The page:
Ann Arbor Review


Lana Bella
Hongri Yuan
Lyn Lifshin
Duane Locke
Elisavietta Ritchie
Michelle Bailat-Jones

Fahredin Shehu
Laszlo Slomovits
Andy N
Alex Ferde
Lekan Alesh
Michael Lee Johnson
Running Cub
Ali Znaidi
Silvia Scheibli
Robert Nisbet
Richard Gartee
Amit Parmessur

Jennifer Burd
Paul B. Roth
Sanjeev Sethi
Keith Moul
Arjun Dahal
Alan Britt
Richard Lynch
Fred Wolven
Eddie Awusi

Joanie Freeman
Hongri Yuan
Amit Shankar Saha


Ann Arbor Review

is an independent

International Journal & ezine

Copyright (c) 2017 Francis Ferde
All rights revert back to each poet.
--editor / Southeastern Florida

AAR history note:  in print 1967 - 1980.  Irregular publications 1980 - 2004.  As ezine 2004 - present. Most of 48 years all together....

Francis Ferde
Silver Grey Fox
Running cub
Fred Wolven

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rummages around
my room

out of hiding
from a snuffed flame

the windows
overhead jets vibrate

Shinnies up
the sides of shadows
its emptiness occupies

Faces itself
in the photograph
of a mirror's darkness

my bedroom night-lite
to let it in

Let it sleep 
my breathing



Turning back
to its ancestoral pulp

having withstood
wind fire ice
and the lumberjack's
yellow tag

the page
has no memory
its lost leaves
can provide

it occupies
no space to call hime
inside itself

has lost its way
from xylum and phloem
roots and tendrils
flowers and fruits

and settled here
beneath my pen
to suffer the words

that will never mean
as much to it
as the tree
it believes it still is


          for Bodhi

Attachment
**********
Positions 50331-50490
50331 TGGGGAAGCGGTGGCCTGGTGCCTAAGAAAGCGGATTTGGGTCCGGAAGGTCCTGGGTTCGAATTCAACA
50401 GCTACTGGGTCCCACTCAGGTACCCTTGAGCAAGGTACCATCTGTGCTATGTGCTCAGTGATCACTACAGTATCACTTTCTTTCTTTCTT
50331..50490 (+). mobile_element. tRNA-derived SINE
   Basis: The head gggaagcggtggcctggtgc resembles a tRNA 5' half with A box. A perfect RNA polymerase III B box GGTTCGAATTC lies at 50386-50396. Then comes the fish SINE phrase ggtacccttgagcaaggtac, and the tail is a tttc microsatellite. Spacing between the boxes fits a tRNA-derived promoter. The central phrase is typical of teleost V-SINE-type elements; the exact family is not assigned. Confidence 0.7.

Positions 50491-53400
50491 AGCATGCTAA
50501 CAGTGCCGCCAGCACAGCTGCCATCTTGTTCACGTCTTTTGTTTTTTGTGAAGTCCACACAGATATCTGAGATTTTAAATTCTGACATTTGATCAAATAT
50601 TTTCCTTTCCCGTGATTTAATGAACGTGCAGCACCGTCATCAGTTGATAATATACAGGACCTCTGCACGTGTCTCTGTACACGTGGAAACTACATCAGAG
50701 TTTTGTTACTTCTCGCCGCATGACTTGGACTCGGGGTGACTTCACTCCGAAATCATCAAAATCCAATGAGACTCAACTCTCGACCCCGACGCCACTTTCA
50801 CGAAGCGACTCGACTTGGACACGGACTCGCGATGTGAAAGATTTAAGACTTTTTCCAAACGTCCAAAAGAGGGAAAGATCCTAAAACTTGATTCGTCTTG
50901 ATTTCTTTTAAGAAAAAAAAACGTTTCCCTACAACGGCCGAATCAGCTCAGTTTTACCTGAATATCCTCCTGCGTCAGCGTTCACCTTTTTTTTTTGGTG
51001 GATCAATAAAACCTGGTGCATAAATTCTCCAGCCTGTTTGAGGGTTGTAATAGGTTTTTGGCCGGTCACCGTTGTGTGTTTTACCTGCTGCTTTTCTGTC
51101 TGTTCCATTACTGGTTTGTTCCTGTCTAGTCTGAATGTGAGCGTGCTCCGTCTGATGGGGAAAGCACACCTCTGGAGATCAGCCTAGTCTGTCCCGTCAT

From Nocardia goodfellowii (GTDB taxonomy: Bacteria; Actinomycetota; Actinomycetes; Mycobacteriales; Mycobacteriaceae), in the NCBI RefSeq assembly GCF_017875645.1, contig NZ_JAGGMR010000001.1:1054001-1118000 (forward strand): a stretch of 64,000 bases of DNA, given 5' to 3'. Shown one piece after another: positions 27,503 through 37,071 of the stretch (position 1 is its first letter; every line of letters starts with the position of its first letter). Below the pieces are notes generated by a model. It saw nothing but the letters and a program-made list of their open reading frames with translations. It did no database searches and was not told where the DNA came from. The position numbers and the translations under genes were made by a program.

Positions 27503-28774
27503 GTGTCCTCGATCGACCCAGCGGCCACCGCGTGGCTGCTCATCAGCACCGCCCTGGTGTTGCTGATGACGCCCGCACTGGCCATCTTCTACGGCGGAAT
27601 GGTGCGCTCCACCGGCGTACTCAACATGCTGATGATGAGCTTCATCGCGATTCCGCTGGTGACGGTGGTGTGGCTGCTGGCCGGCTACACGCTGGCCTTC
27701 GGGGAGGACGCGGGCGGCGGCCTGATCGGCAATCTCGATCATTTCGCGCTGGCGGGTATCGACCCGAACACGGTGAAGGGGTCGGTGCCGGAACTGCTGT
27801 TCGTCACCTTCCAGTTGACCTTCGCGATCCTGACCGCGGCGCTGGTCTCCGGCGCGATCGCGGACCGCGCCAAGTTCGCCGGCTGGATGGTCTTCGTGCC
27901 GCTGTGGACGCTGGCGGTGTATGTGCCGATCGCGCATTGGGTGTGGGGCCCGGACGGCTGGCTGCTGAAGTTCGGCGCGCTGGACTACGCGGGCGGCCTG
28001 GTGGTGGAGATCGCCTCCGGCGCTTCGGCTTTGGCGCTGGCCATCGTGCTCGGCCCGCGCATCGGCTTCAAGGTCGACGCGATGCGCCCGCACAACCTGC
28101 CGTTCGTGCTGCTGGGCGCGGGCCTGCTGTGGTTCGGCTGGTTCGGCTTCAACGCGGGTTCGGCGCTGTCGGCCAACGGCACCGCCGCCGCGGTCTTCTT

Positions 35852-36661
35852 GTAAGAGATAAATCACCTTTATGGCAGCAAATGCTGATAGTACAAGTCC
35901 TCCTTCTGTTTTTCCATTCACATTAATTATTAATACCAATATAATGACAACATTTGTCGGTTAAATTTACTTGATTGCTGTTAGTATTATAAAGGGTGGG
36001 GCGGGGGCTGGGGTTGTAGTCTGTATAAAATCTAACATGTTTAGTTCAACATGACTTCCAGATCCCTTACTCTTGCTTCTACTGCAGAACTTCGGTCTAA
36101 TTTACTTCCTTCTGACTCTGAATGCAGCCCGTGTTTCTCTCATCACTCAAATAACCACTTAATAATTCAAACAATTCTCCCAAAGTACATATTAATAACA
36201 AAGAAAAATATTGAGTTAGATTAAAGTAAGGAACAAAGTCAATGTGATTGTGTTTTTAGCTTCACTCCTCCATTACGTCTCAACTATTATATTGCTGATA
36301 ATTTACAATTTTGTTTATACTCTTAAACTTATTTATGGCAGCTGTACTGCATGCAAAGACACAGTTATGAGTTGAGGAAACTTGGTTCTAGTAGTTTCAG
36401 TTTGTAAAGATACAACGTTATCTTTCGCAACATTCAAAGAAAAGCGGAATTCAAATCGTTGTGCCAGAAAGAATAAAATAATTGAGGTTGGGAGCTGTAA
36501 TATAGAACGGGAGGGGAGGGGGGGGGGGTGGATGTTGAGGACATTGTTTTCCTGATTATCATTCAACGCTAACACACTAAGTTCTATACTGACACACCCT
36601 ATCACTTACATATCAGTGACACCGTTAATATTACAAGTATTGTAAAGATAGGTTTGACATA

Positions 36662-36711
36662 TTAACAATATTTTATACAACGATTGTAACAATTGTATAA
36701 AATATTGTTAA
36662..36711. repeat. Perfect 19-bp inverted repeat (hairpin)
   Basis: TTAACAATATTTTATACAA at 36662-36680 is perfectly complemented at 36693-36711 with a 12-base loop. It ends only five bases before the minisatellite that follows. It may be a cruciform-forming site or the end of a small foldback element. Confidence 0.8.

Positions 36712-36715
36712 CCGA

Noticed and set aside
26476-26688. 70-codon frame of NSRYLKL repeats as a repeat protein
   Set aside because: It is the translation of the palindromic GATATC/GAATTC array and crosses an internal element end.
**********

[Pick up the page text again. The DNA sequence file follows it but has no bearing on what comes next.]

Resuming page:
So limited in thinking I have range catches up to me, gravitates helpless seeds through weighted nets of nerve endings plunged into my bloodstream; seeds that clouds, shadowing and brightening the land, plant and move on before becoming unsolveable quotients divisible only by human exhaustion, cow manure, or by bundling up an entire universe in a blue and white checkered sky's knotted tablecloth and slung over my right shoulder on a pole where I'm more than out walking my dog's shadowless ghost along the stone road that leads to the most brilliant place of bones once known to us all as the Milky Way.



We never knew
time could make so much noise

could click one second after another
ahead to the next

advance the repetitivee circular motion
of its minute hand into each unknown moment

climax with each chime or reminder
at any given hour

awake us by tugging at the moral leash
of our irresponsible dreams

segment the length of our days
into work and meals into sleep and waking

crumble years into dry shore grasses
crushed shell, charred wood, grey stone dust

thrust us forward without holding us back
from getting ahead of ourselves

keep us in place
without once stopping to drop us off

unsure whether this is before or after
our life in between



Paul B. Roth, Fayetteville, New York

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